In 1854, Pius IX defined this dogma as follows - "Through a special grace

given by God, and anticipating the redemptive work of her Son, the Virgin

Mary was preserved sinless from the moment of her conception."

This doesn't refer to the Virgin Birth of Christ, nor does it teach that

the conception of Mary was other than natural. This dogma does teach that

God intervened and, anticipating the sacrifice of Christ, preserved her

free from the taint of original sin.

From WHAT IS THE CHRISTIAN CHURCH, E.R. Hull, S.J., page 35. "The doctrine

of the Immaculate Conception simply means that Our Lady, in view of her

exalted office, was endowed with God's grace from the first moment of her

existence, instead of being conceived and born in original sin. . . We

cannot infer that Mary did not owe her redemption to Christ's death, but

only that the grace of redemption was conferred beforehand."

Through the centuries this was widely discussed in Roman Catholic circles.

From about 1350, a Feast was celebrated to commemorate Mary's conception,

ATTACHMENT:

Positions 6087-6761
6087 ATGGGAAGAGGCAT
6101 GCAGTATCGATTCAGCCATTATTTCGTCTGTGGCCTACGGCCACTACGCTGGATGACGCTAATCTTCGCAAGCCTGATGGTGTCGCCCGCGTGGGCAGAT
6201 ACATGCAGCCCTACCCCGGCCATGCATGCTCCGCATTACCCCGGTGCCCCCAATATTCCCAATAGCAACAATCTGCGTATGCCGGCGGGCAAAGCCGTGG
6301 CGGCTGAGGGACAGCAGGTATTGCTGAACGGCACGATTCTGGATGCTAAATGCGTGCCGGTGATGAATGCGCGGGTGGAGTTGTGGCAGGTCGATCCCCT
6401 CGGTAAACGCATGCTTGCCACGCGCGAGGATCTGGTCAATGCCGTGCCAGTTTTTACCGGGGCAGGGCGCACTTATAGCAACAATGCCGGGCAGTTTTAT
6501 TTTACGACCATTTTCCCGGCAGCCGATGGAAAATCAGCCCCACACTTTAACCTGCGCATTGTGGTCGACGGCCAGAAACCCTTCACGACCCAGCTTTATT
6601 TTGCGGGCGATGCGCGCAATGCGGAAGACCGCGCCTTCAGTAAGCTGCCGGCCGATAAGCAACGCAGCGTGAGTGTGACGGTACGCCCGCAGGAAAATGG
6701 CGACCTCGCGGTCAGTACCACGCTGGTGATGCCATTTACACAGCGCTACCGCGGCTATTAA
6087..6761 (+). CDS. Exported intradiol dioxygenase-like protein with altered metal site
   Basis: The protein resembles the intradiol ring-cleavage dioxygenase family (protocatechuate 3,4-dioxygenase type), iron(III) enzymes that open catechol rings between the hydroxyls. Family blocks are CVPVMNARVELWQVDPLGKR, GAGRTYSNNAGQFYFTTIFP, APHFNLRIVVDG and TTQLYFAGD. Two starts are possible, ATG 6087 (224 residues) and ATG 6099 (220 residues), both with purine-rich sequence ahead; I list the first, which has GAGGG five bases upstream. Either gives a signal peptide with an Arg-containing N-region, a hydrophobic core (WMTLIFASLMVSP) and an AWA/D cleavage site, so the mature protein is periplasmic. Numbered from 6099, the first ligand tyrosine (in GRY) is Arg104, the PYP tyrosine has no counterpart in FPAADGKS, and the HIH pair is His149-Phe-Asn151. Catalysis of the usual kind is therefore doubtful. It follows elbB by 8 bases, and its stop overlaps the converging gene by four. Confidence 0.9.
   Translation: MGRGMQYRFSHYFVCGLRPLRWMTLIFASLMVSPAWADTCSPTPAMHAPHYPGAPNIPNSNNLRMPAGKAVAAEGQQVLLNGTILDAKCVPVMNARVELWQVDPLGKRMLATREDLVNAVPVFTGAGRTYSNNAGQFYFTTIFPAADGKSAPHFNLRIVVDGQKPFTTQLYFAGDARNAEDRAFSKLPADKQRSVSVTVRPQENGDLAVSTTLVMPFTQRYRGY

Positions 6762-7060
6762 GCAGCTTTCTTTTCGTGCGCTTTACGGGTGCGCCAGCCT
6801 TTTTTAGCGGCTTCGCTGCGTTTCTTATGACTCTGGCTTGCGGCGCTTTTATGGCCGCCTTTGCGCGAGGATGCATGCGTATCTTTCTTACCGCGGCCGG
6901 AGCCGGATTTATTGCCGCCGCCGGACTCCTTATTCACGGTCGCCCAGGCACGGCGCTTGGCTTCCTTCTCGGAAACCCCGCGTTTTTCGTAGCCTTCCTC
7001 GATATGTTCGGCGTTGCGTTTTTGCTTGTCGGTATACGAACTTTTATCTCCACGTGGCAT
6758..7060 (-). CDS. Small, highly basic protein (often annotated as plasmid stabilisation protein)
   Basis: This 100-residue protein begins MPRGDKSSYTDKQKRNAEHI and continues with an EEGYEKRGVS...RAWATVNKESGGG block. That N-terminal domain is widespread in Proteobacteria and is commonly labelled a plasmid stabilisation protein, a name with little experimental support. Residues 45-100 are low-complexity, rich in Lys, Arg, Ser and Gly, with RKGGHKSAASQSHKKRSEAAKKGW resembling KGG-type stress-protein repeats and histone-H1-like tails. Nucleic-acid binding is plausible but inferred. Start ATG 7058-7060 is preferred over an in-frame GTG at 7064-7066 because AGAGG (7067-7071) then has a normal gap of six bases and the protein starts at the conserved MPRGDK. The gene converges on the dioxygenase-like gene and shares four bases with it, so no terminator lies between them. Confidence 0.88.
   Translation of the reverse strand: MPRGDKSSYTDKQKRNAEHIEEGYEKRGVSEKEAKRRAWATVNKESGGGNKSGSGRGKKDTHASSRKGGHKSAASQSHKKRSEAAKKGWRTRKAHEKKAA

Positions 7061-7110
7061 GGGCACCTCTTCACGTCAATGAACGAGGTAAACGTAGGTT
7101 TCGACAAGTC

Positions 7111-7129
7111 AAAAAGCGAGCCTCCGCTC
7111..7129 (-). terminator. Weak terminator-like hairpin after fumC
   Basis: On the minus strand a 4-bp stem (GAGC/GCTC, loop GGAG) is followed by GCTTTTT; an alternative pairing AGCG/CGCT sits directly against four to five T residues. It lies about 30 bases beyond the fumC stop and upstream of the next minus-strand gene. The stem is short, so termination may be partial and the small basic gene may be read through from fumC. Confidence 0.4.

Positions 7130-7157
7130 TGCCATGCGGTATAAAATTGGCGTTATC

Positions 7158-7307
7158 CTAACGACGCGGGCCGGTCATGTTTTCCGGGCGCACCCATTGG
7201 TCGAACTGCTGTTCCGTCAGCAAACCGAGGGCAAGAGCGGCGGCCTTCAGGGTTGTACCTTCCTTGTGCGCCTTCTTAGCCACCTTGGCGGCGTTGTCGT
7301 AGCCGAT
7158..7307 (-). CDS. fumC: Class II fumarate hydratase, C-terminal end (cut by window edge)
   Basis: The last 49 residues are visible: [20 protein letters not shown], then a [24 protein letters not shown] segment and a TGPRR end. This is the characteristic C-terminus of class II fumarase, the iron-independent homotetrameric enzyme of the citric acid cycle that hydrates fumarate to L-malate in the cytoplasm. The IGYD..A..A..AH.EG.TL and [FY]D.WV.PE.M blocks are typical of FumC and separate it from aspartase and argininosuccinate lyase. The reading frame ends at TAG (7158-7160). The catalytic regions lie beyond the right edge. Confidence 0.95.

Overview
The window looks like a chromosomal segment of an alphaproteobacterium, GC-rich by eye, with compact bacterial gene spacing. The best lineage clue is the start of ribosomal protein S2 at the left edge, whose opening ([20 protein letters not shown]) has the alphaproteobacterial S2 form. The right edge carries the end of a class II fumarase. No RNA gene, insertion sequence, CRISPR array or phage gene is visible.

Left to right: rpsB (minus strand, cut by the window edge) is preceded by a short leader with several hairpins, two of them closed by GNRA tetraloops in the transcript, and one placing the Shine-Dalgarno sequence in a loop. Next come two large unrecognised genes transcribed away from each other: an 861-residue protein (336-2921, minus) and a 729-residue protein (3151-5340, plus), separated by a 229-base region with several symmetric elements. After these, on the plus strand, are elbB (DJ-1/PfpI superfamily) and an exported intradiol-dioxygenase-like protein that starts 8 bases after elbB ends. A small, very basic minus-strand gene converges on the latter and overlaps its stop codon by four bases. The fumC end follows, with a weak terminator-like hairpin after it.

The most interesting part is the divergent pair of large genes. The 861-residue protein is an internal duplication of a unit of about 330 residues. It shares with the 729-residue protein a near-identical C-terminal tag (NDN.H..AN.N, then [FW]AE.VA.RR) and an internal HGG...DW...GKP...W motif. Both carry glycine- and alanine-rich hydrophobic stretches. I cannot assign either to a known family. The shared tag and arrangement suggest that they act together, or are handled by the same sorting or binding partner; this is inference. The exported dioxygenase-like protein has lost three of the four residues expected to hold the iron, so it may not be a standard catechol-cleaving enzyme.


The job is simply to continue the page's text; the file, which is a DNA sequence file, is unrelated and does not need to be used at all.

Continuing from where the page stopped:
but the idea of an Immaculate Conception was not incorporated. Some

theologians taught this, notably Franciscans under Duns Scotus. St. Thomas

Aquinas rejected it, and the Dominicans who followed him (Thomists) were in

violent disagreement with the Scotists.

In 1854, a Franciscan Pope, Pius IX, defined this as a dogma. He did confer

with theologians about this, but the actual definition was made without a

Church Council. It was a harbinger of the Infallibility that the same pope

received 16 years later.

In 1858, Mary appeared to Bernadette Soubirous at Lourdes under the title,

"I am the Immaculate Conception."

The feast of the Immaculate Conception is a Holyday of Obligation.

The scripture theologians used to "prove" this dogma was Song of Solomon

4:7. They declare the whole book to be an allegory between Christ and His



Besides proclaiming that all have sinned (Romans 3:23), the Bible explains

that abundant grace is needed where there is abundant sin (Romans 5:20),

and Mary herself speaks of her spiritual joy in her Saviour (Luke 1:46-47).

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